Steve
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Old 02-13-2012, 04:12 PM
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I'd say it depends on the model and flier if you want to add flaperons or not,i must admit though i don't use them hardly at all and i fly warbirds,EDF jets,scratch builds (foam) well all sorts of planes and never really had call for them Yet that is

I will add that your radio is a good make but if you ever think of changing to 2.4GHZ for reasons that speak for them selves you might want to try the Turnigy 9X 9ch radio from Hobbyking as i've seen loads of good reports about that radio,plus it can do all the mixes my radio does and more and it comes in mode1&2 and the price will be hard to beat.
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Old 02-13-2012, 04:44 PM
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Originally Posted by startazz View Post
I'd say it depends on the model and flier if you want to add flaperons or not,i must admit though i don't use them hardly at all and i fly warbirds,EDF jets,scratch builds (foam) well all sorts of planes and never really had call for them Yet that is

I will add that your radio is a good make but if you ever think of changing to 2.4GHZ for reasons that speak for them selves you might want to try the Turnigy 9X 9ch radio from Hobbyking as i've seen loads of good reports about that radio,plus it can do all the mixes my radio does and more and it comes in mode1&2 and the price will be hard to beat.
The 6EX he has is actually the base model used for many chinese such as the Radiolink EH6 ...

I agree that the 9X is a budget way to go up ... but like anything - not everyones meat. But lets be hinest - they are being seen more and more ... the number that are being sold is testament itself.

Back to Flaps ........... I have and have had models with them - do I use them ? Rarely..... unlike full size planes - we are flying at vastly different wing loading ratios, power levels etc. vs model size, that really negates their need in our world.
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Old 02-13-2012, 05:38 PM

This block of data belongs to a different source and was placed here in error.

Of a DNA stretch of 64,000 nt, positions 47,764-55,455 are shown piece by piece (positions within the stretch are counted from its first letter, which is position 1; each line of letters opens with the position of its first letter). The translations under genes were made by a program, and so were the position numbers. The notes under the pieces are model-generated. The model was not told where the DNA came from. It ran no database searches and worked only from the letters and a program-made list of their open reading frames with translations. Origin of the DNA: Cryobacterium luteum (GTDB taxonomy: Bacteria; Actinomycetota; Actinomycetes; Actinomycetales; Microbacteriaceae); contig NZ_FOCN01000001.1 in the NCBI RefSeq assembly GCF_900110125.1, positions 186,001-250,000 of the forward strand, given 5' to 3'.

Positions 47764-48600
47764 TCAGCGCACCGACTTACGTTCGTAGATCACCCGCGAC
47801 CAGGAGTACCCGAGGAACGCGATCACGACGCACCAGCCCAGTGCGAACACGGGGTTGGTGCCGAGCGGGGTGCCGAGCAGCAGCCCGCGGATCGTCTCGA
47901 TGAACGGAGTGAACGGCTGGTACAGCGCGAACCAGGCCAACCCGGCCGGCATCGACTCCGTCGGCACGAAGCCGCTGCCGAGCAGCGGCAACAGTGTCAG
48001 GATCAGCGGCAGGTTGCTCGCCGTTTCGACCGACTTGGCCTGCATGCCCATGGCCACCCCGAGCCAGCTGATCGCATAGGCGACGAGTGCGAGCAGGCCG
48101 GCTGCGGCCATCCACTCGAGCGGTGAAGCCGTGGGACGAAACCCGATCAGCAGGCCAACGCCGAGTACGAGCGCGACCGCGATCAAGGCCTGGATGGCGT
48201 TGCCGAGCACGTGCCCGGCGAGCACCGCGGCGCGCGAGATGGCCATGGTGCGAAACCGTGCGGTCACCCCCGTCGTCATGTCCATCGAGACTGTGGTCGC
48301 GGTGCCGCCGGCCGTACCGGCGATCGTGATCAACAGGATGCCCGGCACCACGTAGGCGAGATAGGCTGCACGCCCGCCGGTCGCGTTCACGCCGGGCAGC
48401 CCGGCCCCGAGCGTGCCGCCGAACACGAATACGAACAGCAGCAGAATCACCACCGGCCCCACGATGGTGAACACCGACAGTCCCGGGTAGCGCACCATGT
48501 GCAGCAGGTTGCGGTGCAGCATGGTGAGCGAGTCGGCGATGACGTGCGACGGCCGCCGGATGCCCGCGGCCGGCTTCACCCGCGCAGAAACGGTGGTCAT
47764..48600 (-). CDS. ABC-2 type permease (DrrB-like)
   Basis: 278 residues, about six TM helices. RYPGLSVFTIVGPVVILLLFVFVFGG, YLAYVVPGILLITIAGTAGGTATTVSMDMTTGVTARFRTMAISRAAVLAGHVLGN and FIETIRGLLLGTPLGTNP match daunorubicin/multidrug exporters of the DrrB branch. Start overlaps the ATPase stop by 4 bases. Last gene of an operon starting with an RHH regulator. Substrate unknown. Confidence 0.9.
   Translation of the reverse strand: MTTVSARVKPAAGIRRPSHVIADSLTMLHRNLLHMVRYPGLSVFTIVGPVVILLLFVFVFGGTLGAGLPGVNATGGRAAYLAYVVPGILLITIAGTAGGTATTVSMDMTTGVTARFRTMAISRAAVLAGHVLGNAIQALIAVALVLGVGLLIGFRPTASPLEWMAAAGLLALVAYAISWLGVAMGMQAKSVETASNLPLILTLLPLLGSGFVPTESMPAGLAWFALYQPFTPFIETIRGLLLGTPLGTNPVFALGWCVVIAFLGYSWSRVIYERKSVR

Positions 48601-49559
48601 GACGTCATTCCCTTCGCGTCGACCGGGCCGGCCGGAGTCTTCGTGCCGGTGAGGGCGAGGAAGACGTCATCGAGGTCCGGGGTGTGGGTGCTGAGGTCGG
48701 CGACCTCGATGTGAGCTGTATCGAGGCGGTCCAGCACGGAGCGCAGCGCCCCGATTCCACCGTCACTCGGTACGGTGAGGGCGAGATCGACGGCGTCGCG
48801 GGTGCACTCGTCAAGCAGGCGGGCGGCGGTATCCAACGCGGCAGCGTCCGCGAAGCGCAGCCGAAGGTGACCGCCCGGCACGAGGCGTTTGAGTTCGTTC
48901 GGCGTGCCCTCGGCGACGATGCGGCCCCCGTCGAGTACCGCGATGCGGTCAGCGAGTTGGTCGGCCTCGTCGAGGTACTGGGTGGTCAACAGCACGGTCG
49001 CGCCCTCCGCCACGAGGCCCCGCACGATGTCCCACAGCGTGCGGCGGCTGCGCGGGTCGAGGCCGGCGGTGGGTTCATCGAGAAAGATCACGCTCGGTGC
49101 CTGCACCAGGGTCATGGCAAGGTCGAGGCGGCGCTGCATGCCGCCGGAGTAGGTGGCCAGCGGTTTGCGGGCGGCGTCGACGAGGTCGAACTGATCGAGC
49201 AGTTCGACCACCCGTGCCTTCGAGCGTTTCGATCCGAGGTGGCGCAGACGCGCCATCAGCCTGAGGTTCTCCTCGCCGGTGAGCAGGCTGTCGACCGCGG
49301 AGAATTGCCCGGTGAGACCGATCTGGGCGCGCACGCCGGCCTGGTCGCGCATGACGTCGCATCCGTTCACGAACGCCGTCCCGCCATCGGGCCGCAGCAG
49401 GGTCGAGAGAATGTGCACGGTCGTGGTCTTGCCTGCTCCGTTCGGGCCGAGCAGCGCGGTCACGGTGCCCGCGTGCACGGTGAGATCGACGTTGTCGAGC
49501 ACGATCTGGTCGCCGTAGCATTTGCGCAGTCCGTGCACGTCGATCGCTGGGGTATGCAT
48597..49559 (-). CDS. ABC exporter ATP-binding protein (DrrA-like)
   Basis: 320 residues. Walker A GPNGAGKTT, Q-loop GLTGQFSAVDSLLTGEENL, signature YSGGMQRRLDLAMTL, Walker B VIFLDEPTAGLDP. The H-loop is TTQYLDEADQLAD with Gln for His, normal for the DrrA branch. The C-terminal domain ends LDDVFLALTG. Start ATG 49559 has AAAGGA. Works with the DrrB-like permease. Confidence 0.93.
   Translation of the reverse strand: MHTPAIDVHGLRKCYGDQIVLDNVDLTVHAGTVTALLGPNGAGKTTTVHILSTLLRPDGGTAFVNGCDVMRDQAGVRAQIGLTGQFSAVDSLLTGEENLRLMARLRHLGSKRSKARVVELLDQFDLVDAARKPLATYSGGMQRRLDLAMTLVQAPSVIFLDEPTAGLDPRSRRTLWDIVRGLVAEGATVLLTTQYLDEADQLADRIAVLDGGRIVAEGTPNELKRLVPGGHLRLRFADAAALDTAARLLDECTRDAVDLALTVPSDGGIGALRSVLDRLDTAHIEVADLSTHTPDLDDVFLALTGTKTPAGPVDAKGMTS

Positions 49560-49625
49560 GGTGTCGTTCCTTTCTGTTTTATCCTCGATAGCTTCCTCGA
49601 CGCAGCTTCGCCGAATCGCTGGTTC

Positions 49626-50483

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Flaperons cool.
Help keep prop out of dirt.
Fly nice, big fun time.
Derp

Last edited by TriumphScram; 02-13-2012 at 08:24 PM.
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Old 02-13-2012, 07:36 PM
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Originally Posted by TriumphScram View Post
...Having added only 15% flaperon allows the aircraft to take off in a higher pitch attitude, keeping the prop further from the ground.
Hmmm...In reality flaps have the very opposite effect to what you describe. They in fact allow the plane to fly with the fuselage more level (rather than nose up) because they effectively increase the incidence angle of the wing relative to the fuselage. This is one reason why they are helpful in pull size planes because it means that the nose doesn't come up and block the view from the pilot's seat (not an issue with RC models).

You are probably getting flaps mixed up with leading edge 'slats'.. Slats allow the wing to work at a higher angle of attack without stalling.

Further reading: http://www.centennialofflight.gov/es...vices/TH17.htm

Steve
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Old 02-13-2012, 07:48 PM
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Derp

Last edited by TriumphScram; 02-13-2012 at 08:25 PM.
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Old 02-13-2012, 08:09 PM
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Nope.. flaps do not allow a higher angle of attack (though they do allow a slower flying speed)

Dont take my word for it, take NASA's from the link i posted.. Or here is a graph showing the lift slope of a flapped vs, un-flapped wing.. note that both stall at exactly the same angle of attack: http://www.centennialofflight.gov/es...ces/TH17G4.htm
(Also sourced from NASA)


Just to illustrate the point that flaps actually often produce a marked nose down flying stance look at the attached photo of a STOL airliner on final landing approach with flaps fully deployed: http://www.boeing.com/companyoffices...y/hist082b.htm

Steve
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Old 02-13-2012, 08:26 PM
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Originally Posted by TriumphScram View Post
Flaperons cool.
Help keep prop out of dirt.
Fly nice, big fun time.
Derp
I'm sticking to this statement.
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Old 02-14-2012, 01:27 AM
  #25  
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Most of the issues people have with flaperons result from the way they are used, I think. I little bit of flaperon - say 1/2 or less - won't hurt anything and will slow the plane down. While they do restrict aileron movement, you really shouldn't deploy them until you no longer need aileron.

The idea in landing is to line up directly in line with the runway and then set a glide slope. That's when you deploy the flaperons. Turning with flaperons isn't a good way to use them. If the plane gets off course in the glide slope, you should correct it with rudder -not aileron - so the flaperons really do act as flaps if they are used properly.

Having said that, very few models really need flaps. If a model is coming down hot, you should be able to give it a quick and temporary nose up to slow it down before continuing on the glide slope - something like punching the brakes on your car briefly.

Flaps are definitely not need for takeoffs with almost all models. Models are overpowered compared to full size aircraft. Most of them will take off within a few feet, let alone worry about running out of runway. My 3D planes will take off from my left hand with their noses pointed straight up in the air. They don't have flaps.